In many cases, people choose to donate a kidney to help a family member or friend with kidney failure. Our kidney transplant specialists use the latest research to match more living donors with their intended recipients.
Not all donors will be a suitable match for the recipient of their choice. In those cases, the Washington University and Barnes-Jewish Transplant Center explores multiple resources to match living donors with suitable transplant recipients.
A Comprehensive Approach to Kidney Donor Matching
Our highly trained transplant team offers multiple opportunities to match transplant recipients with a living donor, including:
- Blood-incompatible transplants
- National paired-kidney exchange programs
- Internal paired-kidney exchange programs
Transplantation is generally performed when a donor and recipient have a matching blood type. However, blood-type-incompatible transplants (also called ABO-incompatible kidney transplants) allow patients to receive a kidney from a living donor with a different blood type.
Potential recipients undergo a “desensitization” procedure before the transplant. This combination of medications and plasmapheresis treatments (where we replace the plasma in their blood with new plasma through a process similar to dialysis) helps transplants succeed despite the incompatible blood types.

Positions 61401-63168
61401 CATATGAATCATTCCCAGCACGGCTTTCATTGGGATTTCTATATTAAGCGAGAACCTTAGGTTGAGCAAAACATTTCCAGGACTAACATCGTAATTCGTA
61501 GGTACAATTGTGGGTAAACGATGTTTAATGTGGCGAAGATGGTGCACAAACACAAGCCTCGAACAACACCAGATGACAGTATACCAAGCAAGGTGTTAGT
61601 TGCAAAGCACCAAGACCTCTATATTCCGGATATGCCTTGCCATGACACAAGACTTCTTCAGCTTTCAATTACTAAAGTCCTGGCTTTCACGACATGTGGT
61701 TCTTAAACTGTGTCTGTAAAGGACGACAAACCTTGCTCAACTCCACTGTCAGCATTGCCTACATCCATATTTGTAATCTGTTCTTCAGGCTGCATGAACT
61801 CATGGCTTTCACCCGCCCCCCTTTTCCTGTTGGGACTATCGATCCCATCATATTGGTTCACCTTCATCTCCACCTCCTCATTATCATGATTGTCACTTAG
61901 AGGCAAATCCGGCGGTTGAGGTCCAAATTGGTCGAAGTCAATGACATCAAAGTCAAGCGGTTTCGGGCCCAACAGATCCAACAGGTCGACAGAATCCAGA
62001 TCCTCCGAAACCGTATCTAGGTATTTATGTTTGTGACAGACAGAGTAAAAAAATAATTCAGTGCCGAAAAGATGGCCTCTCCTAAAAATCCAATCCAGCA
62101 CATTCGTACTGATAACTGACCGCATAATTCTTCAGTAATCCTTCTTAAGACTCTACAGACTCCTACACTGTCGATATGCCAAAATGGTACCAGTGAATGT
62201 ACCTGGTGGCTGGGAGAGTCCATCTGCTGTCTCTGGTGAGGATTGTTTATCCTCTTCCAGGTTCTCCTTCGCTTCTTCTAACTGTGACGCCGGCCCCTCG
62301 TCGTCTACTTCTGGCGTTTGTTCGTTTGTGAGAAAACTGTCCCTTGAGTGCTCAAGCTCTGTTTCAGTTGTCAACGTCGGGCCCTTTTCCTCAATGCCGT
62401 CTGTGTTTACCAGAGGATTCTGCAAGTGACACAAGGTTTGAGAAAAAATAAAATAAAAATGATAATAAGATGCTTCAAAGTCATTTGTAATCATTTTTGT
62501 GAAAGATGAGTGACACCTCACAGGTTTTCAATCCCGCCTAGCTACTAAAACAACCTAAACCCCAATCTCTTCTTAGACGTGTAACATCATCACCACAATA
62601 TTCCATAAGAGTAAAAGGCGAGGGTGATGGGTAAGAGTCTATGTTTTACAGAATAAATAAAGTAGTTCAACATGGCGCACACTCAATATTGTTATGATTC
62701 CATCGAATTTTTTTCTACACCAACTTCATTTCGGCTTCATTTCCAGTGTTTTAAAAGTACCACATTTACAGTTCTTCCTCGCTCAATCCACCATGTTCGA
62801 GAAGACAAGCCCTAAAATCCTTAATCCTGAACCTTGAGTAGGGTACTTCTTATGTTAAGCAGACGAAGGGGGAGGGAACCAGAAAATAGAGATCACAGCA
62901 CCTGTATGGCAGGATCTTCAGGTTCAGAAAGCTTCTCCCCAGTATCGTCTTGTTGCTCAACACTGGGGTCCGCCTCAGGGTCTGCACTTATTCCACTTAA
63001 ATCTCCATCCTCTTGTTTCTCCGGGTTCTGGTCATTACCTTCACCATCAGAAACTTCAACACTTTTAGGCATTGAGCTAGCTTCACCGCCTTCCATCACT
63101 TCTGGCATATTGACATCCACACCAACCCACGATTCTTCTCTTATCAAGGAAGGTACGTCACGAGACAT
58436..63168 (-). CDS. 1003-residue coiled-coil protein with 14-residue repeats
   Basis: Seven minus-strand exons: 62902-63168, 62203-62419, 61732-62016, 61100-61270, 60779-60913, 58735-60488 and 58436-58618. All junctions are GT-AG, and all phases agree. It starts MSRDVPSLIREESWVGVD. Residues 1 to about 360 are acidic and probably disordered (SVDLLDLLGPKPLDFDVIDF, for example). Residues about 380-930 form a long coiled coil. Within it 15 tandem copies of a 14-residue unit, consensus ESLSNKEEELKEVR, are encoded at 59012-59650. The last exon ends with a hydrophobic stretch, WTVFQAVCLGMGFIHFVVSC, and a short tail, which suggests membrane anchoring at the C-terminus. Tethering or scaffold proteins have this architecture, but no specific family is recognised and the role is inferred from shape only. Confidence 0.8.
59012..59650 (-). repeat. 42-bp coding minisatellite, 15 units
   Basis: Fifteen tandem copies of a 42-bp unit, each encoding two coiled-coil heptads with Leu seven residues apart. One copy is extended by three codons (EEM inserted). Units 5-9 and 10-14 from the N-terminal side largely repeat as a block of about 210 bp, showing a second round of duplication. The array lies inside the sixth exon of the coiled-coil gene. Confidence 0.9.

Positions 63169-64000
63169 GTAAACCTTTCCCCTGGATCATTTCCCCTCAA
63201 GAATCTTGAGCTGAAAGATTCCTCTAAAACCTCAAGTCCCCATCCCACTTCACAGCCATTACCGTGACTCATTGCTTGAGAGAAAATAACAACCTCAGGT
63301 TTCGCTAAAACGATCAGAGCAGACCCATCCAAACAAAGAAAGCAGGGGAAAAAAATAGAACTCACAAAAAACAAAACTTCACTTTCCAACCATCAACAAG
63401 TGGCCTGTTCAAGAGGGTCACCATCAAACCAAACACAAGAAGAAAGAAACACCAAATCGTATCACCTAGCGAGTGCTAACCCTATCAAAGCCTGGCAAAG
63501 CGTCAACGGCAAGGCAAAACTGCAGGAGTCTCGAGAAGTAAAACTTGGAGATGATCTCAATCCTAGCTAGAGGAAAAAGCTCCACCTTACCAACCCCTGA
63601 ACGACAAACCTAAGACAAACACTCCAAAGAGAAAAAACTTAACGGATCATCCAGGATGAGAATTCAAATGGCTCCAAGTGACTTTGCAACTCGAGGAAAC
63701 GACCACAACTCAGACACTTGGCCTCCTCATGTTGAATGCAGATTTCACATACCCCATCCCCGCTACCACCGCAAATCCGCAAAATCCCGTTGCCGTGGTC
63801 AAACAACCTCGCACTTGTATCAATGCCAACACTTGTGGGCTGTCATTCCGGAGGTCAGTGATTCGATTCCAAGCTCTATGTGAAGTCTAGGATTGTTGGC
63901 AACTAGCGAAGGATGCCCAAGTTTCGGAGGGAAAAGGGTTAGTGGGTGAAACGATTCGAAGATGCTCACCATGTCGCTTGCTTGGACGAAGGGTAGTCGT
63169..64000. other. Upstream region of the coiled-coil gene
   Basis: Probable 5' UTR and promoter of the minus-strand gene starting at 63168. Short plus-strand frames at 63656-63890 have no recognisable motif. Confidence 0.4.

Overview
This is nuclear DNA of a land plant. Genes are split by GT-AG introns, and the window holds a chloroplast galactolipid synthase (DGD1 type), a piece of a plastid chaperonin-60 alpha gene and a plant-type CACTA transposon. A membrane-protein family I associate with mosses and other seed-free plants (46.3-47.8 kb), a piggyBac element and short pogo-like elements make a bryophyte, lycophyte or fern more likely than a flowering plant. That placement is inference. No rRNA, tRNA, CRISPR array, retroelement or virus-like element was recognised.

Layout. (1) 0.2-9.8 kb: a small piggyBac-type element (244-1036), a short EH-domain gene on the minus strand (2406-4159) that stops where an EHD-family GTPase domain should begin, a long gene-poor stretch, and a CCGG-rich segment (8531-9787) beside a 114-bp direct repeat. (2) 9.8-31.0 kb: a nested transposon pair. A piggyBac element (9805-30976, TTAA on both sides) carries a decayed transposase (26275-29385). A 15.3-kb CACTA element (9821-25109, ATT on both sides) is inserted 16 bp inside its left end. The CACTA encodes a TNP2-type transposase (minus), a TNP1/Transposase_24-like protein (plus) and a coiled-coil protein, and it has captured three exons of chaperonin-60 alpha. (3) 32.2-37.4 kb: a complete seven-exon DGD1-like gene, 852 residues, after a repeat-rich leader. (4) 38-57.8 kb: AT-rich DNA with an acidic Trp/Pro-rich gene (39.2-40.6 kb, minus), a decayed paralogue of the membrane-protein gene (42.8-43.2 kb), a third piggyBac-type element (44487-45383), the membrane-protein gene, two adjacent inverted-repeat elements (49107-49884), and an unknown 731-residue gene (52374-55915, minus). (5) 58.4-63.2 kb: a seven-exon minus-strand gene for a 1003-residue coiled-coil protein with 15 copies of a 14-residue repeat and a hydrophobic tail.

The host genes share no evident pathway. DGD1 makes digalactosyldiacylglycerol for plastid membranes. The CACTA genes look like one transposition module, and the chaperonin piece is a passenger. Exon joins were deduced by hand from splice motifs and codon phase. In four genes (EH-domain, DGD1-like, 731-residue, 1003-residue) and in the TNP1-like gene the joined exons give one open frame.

Our ABO-incompatible transplants are extremely successful, with identical outcomes to living kidney transplants where donor and recipient have the same blood type. Learn more about incompatible donor kidney transplant.
National paired-kidney exchange programs
We are enrolled in numerous national paired-kidney exchange programs. We use these programs to search for compatible matches for our donor-recipient pairs who are tissue-match incompatible. This novel approach allows patients with kidney failure who have eligible but tissue-match unsuitable donors to exchange donor kidneys. We also provide the opportunity for compatible pairs to enroll in our exchange program in order to find a better match.
In a “kidney exchange,” as in other kidney transplants, a donor gives a kidney and a patient receives a transplant. The only difference is that the donor gives to a different person than he or she may have originally expected to donate. Learn more about paired donor kidney transplant.
Internal paired-kidney exchange program
Barnes-Jewish has also developed an internal paired-kidney exchange program, where we enter our unmatched donors and recipients into our own internal database. This approach allows us to make more donor-recipient connections. Also, we can often avoid having to send a donor or recipient kidney, leading to faster transplants and more successful outcomes.
A transplant physician or living-kidney coordinator can discuss these donation options with you in more detail.
For more information about the living donor kidney program at the Washington University and Barnes-Jewish Transplant Center, call [Dynamic_Phone_Number].